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One of Don Bosco’s most famous dreams was the one called the “Dream of the Ten Diamonds” which he had in September 1881. It is a warning dream that will never lose any of its value, so that the declaration Don Bosco made to his superiors will always be true: “The evils threatened will be prevented if we preach on the virtues and vices noted there.” Fr Lemoyne tells us this in his Biographical Memoirs (XV, 182-184).


To lift up Don Bosco ‘s spirit lest it be crushed beneath such a load of both minor and serious vexations, God intervened now and then to strengthen him in the heartening assurance of the mission entrusted to him from on high. That September he had one of his most important dreams that showed him the Congregation’s immediate future and its glorious achievements, along with the evils which threatened to destroy it if timely remedies were not applied. What he saw and heard impressed him so vividly that, not content with merely telling the dream, he put it down in writing as well. The original has been lost, but numerous copies have come to light, all of them in remarkable agreement.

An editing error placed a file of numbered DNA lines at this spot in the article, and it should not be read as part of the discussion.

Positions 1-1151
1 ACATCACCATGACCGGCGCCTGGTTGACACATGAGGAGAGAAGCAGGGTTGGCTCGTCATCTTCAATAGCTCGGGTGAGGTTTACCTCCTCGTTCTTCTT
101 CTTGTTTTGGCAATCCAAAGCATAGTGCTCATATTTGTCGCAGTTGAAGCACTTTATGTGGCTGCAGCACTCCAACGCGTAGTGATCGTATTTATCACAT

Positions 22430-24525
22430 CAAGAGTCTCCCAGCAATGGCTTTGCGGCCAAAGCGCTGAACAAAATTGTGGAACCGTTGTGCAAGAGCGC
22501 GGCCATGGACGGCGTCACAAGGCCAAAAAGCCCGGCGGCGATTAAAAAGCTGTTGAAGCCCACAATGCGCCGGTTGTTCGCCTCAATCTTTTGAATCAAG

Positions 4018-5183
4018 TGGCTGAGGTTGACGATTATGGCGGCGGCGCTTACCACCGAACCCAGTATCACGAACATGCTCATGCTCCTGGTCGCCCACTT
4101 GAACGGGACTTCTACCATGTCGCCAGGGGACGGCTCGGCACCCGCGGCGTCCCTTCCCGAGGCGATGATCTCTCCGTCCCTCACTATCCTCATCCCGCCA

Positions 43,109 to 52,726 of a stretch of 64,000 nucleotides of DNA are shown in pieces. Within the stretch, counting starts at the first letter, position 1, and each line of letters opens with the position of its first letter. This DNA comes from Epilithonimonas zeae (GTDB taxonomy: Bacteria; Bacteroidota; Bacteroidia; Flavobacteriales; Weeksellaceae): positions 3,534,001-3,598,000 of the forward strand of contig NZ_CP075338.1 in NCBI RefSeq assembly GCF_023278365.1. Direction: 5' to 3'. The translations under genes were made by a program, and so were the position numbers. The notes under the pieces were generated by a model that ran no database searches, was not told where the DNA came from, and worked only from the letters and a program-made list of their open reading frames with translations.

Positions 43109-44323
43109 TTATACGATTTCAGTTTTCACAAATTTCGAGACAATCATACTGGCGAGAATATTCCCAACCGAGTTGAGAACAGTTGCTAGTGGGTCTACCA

Spiritus Sancti gratia, illuminet sensus et corda nostra. Amen. [May the
grace of the Holy Spirit enlighten our minds and hearts, Amen].

A teaching for the Pious Salesian Society.
On September 10 of this year 1881, the day the Church dedicates to the glorious name of Mary, the Salesians were assembled at San Benigno Canavese for their spiritual retreat.